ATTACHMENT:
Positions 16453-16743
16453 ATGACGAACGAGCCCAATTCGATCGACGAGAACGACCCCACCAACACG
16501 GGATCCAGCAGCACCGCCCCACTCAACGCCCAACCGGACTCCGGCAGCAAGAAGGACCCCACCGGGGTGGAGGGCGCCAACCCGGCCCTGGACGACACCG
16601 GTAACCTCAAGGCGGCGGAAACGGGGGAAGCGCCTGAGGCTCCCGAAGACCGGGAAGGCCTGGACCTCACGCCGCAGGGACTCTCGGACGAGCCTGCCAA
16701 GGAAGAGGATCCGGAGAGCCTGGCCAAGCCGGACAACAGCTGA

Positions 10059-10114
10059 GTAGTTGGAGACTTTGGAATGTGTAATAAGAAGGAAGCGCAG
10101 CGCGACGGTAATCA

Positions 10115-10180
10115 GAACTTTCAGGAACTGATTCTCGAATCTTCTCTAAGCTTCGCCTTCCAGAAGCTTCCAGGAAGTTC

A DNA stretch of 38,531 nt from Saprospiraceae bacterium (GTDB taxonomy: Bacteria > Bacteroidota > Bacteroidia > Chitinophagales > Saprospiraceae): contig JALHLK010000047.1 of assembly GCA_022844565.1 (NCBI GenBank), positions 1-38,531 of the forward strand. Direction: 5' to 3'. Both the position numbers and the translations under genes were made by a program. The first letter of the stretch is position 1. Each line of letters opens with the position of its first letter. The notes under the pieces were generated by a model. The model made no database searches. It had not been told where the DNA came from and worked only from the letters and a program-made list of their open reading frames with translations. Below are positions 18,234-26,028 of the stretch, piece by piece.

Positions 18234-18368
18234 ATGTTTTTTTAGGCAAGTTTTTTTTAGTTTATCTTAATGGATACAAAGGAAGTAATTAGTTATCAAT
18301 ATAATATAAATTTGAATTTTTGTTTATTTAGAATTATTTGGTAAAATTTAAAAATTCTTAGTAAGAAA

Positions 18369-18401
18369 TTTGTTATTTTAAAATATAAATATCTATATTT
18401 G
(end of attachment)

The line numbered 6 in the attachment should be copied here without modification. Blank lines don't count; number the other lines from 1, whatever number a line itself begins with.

Positions 10059-10114